To measure Brazilians’ beliefs about Zika, we fielded a module as part of the nationally representative 2017 AmericasBarometer survey. The survey was coordinated and supervised by the Latin American Public Opinion Project, which conducts biannual surveys in 29 countries in the Western Hemisphere. The AmericasBarometer survey drew from a nationally representative sample of voting age adults in Brazil that was stratified by major regions of the country, size of municipality, and urban and rural areas within municipalities. Interviews were conducted face to face at respondent residences by enumerators who used tablet devices to record responses. In total, surveys were conducted with 1532 respondents from 5 April to 11 May 2017. Table S2 summarizes respondent demographics. Our module included questions about the causes and consequences of the Zika outbreak, beliefs in Zika conspiracy theories and misperceptions, support for Zika control policies, preventive behavioral intentions, and perceived threats posed by Zika. To avoid potential social desirability effects, none of these claims were referred to as “conspiracy theories” or “misperceptions” in the survey, which presented them in a neutral fashion (see the Supplementary Materials for exact wording).

Results

Brazilians regarded Zika as a serious threat in 2017—8 in 10 rated the threat it posed to health in Brazil as “high” or “very high.” However, the accuracy of their beliefs about the virus varied substantially.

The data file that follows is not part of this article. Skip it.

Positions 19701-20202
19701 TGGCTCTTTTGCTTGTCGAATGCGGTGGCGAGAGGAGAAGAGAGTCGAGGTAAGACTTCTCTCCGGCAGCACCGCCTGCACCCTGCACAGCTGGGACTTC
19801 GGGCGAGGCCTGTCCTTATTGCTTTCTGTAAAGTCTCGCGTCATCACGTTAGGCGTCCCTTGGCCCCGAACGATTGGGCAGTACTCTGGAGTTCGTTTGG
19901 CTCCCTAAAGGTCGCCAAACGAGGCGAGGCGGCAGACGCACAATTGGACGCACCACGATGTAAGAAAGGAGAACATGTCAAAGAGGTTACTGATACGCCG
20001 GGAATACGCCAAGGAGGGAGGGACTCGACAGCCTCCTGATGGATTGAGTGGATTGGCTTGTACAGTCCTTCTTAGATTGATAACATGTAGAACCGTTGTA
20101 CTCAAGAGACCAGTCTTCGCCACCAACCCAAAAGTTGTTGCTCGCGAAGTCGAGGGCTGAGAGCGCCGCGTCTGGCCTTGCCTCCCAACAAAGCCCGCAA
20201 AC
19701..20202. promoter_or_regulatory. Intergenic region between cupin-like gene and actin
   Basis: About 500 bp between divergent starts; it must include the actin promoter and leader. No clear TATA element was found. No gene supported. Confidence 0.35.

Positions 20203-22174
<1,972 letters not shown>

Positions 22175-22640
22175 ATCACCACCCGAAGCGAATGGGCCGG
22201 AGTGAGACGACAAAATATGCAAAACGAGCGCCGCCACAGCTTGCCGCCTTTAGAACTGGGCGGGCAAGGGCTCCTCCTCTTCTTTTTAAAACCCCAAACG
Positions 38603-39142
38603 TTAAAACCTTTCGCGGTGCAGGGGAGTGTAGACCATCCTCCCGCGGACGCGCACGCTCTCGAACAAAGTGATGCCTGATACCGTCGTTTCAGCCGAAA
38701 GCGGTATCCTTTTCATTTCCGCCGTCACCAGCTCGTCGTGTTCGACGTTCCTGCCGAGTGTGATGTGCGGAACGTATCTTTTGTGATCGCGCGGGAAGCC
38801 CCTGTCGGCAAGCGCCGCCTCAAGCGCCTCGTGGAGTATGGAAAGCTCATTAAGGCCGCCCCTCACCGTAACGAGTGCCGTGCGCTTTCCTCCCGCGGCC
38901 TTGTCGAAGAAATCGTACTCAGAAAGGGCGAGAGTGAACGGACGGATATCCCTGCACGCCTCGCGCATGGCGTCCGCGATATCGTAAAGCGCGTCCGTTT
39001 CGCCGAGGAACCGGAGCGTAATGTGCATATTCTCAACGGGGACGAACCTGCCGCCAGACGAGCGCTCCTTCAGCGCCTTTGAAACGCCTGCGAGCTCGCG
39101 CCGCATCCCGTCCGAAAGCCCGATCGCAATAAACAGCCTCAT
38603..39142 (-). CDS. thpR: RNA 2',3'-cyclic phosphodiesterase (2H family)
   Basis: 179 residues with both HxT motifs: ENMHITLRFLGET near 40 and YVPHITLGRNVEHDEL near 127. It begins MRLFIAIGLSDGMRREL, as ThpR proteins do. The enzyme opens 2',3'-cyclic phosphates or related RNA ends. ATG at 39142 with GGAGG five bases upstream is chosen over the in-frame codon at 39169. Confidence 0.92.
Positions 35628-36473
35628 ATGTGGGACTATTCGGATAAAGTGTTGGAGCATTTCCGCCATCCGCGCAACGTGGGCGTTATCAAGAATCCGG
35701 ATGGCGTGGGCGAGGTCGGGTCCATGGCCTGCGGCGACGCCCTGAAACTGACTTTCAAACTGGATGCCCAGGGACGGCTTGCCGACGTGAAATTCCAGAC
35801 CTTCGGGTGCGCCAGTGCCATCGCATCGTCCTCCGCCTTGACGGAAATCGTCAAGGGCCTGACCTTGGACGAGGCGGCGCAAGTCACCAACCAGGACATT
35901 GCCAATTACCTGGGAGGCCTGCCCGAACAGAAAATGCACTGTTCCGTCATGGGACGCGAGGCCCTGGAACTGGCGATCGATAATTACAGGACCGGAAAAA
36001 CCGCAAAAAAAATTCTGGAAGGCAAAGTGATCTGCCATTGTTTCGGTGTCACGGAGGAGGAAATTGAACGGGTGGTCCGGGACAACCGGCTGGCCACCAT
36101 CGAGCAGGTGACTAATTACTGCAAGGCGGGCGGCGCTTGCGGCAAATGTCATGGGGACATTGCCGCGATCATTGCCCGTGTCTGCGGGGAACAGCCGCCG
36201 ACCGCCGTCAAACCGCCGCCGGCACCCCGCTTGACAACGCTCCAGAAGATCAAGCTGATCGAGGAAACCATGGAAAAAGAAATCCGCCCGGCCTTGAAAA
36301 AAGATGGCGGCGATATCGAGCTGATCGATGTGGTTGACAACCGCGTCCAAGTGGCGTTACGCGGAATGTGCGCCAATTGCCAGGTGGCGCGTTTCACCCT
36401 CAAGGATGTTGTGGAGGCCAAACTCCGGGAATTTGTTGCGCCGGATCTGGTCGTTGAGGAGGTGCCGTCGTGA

We first measure beliefs about Zika transmission by asking respondents to evaluate the accuracy of three statements—that Zika can be transmitted by mosquitoes (true) and by sexual contact (true) and that it can be transmitted by casual contact (false)—on a four-point scale ranging from “not at all accurate” to “very accurate.” Figure 1A summarizes the percentage of respondents who rated each of the three statements as “very accurate” or “somewhat accurate.” Our data indicate that 92% of Brazilians endorse the true statement that Zika is spread by mosquitoes, the dominant mode of infection to date. Moreover, 83% of Brazilians know that Zika is not spread by casual contact—only 17% endorsed this false claim as accurate. However, just 40% correctly recognize that Zika can also be spread by sexual contact, a less frequent vector but one that could pose an increased threat to public health once rates of infection are established in the population.

Fig. 1 Zika disease beliefs and conspiracy theory endorsement (representative survey).

Means and 95% confidence intervals from the Brazil wave of the 2016 and 2017 AmericasBarometer survey (n = 1532; 5 April to 11 May 2017). “T” and “F” indicate true and false, respectively, for the outcome measures.

The data also indicate that many Brazilians endorse conspiracy theories and misperceptions regarding Zika that could hinder public health efforts to raise Zika awareness and encourage prevention. More than 63% of respondents indicated that it was “very accurate” or “somewhat accurate” that GMO (genetically modified organism) mosquitoes spread Zika. Slightly more than half also incorrectly endorsed claims attributing the increased prevalence of microcephaly to larvicides and the Tdap vaccine, respectively.

Last, we examine the correlates of these beliefs. Table 1 presents ordinary least squares regression (OLS) models examining the relationship between demographic characteristics (education, income, sex, age, urban residence, and region) and the Zika outcome measures considered earlier: beliefs about possible Zika vectors (columns 1 to 3) and a composite measure of Zika misperception belief (column 4) from items measuring belief that Zika is spread by GMO mosquitoes and that larvicides or the Tdap vaccine caused the increase in microcephaly (α = 0.57).

Table 1 Correlates of Zika beliefs and misperceptions (survey data).